16 Dec 2015

Broodmare Pregnancy & Nutrition

0 Comment

It’s getting close to that time of year. Please review our recommendations for broodmare nutrition and health. Hoping for a healthy foaling.


  • Pre-breeding – a body condition score of 5.5-6.5 of 9 is ideal and represents the optimum condition score on the Henneke Scale from 1-9 if you are at the stage of preparing your mare for breeding
  • Total daily feed intake by mares (hay + concentrate ) normally ranges from 1.5-3.0 % of their body weight with 2% being average

Early To Mid Gestation

  • In the first 8 months of gestation your mare will likely have the same nutrient requirements to those of any mature, idle horse. When looking at the feed tag, be sure to feed by these requirements, typically. Consult your veterinarian if you have questions.
  • The developing foal gains only 0.2 pounds/day during this stage, thus not a significant nutritional demand on your mare
  • When feeding, simply meet the mare’s nutrient requirements for maintenance.
  • Research shows that mares fed insufficient protein diets (ie., 8.6%) did have lower serum progesterone concentrations compared to mares fed higher protein diets (ie., 17%)
  • If your mare’s diet is simply based on pasture, you are likely not meeting her mineral needs. Mineral supplementation is accomplished with a free-choice loose mineral (Purina free balance horse mineral) or mineral block for horses. A trace-mineralized salt block will not provide sufficient mineral needs to meet these requirements.
  • If you are feeding moderate to poor quality hay, you will need to provide additional supplementation. A quality concentrate feed at 0.5-0.75 % body weight will keep the mare in good shape and support nutritional requirements at this stage. Feed according to her body condition.
  • Easy keeper mares that can be maintained at a body condition score of 5-6.5 of 9 on hay or pasture alone then consider a ration balancer pellet (ie., Purina Enrich Plus) to provide protein, vitamins and minerals. Consult your veterinarian for a feeding rate. This option is more controlled nutrition and support then a free-choice mineral.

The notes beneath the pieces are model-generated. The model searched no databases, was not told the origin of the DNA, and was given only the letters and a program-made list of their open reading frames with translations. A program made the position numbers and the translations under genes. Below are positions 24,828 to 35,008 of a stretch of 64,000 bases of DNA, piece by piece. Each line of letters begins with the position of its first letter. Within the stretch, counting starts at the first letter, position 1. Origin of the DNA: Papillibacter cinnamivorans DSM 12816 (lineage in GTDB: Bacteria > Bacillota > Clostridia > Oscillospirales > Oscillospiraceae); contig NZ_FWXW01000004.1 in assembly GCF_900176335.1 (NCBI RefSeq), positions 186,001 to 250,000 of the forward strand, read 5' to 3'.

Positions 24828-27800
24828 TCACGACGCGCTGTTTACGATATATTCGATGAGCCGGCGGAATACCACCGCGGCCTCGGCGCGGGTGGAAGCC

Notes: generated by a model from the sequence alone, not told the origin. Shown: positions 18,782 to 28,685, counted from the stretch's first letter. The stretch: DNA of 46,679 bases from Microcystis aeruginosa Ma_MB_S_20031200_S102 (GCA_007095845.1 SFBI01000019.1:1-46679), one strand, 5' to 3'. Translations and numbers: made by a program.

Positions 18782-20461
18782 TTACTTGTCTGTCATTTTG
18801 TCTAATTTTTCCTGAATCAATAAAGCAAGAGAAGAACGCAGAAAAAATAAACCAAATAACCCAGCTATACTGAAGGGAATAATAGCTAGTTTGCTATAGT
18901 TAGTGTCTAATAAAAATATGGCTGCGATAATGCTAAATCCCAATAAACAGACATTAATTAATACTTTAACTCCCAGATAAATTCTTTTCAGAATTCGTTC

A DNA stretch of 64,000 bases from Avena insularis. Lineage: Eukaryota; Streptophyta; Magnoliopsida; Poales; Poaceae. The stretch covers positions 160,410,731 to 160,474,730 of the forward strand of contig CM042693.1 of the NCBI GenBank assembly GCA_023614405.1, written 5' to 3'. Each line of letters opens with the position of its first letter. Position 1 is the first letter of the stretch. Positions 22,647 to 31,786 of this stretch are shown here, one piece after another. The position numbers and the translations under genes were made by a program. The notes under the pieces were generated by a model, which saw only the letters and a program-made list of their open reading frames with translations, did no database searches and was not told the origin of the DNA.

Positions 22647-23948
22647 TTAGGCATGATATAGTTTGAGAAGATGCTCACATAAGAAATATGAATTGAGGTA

• Mares that need extra calories to support body condition of 5-6.5 of 9 can be given one of the following concentrates – Purina Strategy GX, Omolene 200, or Ultium Growth.

Broodmare Pregnancy & Nutrition

Late Gestation

  • As your mare enters the last 3-4 months of gestation the unborn foal is growing more rapidly (about 1 pound per day). The intake of protein, energy, vitamins and minerals should be increased for your mare over time.
  • Mares at this stage should receive a quality concentrate supplementation
  • Forage may provide sufficient calories to maintain body condition, but other nutrients particularly protein and minerals will be inadequate.
  • Research has shown that foal birth weight can be adversely affected when mares do not receive adequate protein during late gestation even if your mare is at an acceptable body condition score of 5.5-7.5.
  • If your mare is overweight, calorie restriction may be needed for her at this stage (see below for nutrition in an overweight mare).
  • During the 10th month, the greatest mineral retention occurs in the foal. Adequate mineral nutrition of the mare is critical for fetal development.
  • Vitamin E can be supplemented at this stage (ie., Elevate WS to be fed per label for the pregnant mare) to result in a greater IgG and IgA concentration in colostrum which will later get passed on to the foal in the form of maternal immunity. Recommended at 800 IU Vitamin E per day for an 1100 pound mare.